The Civil Society Platform on Oil and Gas (CSPOG) has asked the government to account for the unutilized Annual Budget Funding Amounts (ABFA).
A statement signed by coordinator of the CSPOG, Dr Se=teve Mantsew said the platform has taken due notice of a worrying development in the management of Ghana’s petroleum revenues, where substantial portions of the Annual Budget Funding Amounts (ABFA) have gone unutilised and unaccounted for, as per the 2016, 2017, 2018, and 2019 reports of the Public Interest and Accountability Committee (PIAC).
According to PIAC’s 2019 report, an amount of GH₵ 1.5 billion out of a budgeted GH₵ 2.8 billion earmarked for projects across the country was unutilised and unaccounted for by the Ministry of Finance. The amount in question is equivalent to more than half of the total ABFA allocation.
But CSPOG said its checks reveal that the anomaly also occurred in 2014 were GH₵ 666 million went unaccounted for. In 2016 the amount was GH₵77.7 million, in 2017 GH₵ 400 million, and 2018 GH₵ 251 million.
“ In the particular case of 2014, the unspent amount was swept by the Bank of Ghana, and became part of available government funds at the beginning of the next budget year. For the subsequent years, it is not clear what has happened to the monies even though the project oil revenue targets were met. The accumulated unutilised ABFA currently stands at GH₵ 2.8 billion.
“The Civil Society Oil and Gas Platform finds it difficult to rationalise the creeping trend of unutilised oil revenues at a time when a lot of uncompleted projects, earmarked to benefit from these revenues remain starved of funds, and the government keeps borrowing to finance the country’s development.
“Other concerns raised in the 2019 report of PIAC which require urgent attention and redress have concerns to do with the perennial failure of the National Oil Company, GNPC, to honour its cash call obligations in respect of its equity participation in the SGN field. GNPC, representing the Ghana Group, lifted only one cargo instead of three, due to its inability to honour its cash calls. The two cargoes were used to defray the Development and Production expenditures incurred by the SGN partners according to the 2019 PIAC report.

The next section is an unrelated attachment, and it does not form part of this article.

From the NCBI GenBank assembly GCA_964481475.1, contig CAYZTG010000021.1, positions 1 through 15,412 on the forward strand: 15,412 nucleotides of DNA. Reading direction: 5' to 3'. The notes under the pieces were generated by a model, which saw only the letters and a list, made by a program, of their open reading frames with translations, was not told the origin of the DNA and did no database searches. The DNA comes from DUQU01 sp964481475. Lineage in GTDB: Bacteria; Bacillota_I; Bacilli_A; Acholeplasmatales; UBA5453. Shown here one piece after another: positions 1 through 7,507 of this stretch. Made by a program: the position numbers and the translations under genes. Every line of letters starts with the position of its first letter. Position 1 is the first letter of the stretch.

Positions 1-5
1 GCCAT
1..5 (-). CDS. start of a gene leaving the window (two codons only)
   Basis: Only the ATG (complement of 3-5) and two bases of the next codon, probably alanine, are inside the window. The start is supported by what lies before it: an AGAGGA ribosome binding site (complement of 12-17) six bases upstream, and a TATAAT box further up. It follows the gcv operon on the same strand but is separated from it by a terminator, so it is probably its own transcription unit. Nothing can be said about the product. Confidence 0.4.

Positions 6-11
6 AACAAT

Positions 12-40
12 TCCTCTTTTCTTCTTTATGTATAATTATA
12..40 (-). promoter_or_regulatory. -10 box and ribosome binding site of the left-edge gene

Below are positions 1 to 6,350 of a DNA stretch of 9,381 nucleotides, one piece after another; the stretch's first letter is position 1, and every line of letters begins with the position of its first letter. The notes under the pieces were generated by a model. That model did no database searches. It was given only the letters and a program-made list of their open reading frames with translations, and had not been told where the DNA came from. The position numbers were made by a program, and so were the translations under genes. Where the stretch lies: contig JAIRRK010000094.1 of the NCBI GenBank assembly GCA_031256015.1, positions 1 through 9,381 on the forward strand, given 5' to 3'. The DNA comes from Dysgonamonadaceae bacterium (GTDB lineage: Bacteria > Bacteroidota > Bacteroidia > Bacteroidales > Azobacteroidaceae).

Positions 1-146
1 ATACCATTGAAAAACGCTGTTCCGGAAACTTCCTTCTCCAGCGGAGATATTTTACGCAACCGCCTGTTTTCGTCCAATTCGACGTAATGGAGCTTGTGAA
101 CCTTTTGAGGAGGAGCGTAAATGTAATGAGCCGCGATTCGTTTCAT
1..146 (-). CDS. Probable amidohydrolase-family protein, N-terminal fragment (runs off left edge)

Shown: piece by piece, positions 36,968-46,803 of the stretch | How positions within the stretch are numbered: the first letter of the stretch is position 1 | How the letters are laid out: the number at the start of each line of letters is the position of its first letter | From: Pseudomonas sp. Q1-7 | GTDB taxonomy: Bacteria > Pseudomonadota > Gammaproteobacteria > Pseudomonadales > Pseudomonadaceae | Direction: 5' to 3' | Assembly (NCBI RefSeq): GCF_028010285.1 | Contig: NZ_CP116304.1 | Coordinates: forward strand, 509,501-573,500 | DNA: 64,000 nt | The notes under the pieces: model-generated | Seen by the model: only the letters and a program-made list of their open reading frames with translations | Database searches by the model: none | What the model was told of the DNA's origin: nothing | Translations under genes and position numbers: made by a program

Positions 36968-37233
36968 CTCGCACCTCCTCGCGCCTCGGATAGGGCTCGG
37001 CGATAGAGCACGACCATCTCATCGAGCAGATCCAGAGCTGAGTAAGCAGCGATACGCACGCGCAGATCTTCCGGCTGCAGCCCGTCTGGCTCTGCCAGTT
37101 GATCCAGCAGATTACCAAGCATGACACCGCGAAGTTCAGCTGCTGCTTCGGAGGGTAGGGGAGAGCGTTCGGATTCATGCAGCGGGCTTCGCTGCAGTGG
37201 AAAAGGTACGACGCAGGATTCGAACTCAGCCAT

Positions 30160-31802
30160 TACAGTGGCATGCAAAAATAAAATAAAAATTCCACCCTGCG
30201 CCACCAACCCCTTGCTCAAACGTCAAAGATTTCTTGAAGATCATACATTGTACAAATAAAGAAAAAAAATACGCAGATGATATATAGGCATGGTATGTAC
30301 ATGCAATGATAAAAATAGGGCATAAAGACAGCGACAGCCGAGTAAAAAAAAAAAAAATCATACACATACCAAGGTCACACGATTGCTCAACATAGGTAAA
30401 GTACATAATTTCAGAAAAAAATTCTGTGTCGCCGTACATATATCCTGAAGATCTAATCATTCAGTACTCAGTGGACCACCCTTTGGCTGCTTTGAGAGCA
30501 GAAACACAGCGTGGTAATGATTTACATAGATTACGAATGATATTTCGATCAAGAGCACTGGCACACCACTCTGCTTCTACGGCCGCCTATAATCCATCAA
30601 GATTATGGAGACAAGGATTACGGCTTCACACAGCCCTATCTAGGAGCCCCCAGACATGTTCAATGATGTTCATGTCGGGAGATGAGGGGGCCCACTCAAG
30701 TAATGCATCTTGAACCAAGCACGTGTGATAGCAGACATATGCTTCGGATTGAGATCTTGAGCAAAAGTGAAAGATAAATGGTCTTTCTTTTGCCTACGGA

“CSPOG notes with pride, that, as much as US$ 30 million of oil revenues was invested in the construction of the Kotoka International Airport Terminal 3 through the Ghana Infrastructure Investment Fund (GIIF), and that this investment has yielded US$ 5.5 million returns in just three (3) years. The decision to invest some of the country’s oil money in Kotoka Terminal 3 was in line with Section 5(1)(b) of the Ghana Infrastructure Investment Fund(GIIF) Act, 2014 Act 877 which provides for the transfer of an amount not exceeding twenty-five percent of the Annual Budget Funding Amount (ABFA) to be applied to amortization and direct infrastructure expenditure.”
It added : “Unfortunately, as evident in the 2019 report, no allocation from the ABFA has been made to GIIF for the second consecutive year.
“CSPOG wishes to remind the government of the country’s commitment, following the discovery of oil in 2007, to ensure that oil revenue is applied significantly to our development priorities through dedicated governance framework and public accountability systems, given that our hydrocarbon resources will be depleted with the passage of time.
“The Civil Society Platform on Oil and Gas (CSPOG) on this score, calls on the government and the Ministry of Finance to ensure the prudent management and full accountability for the oil revenue entrusted in their care on behalf of the people of Ghana.”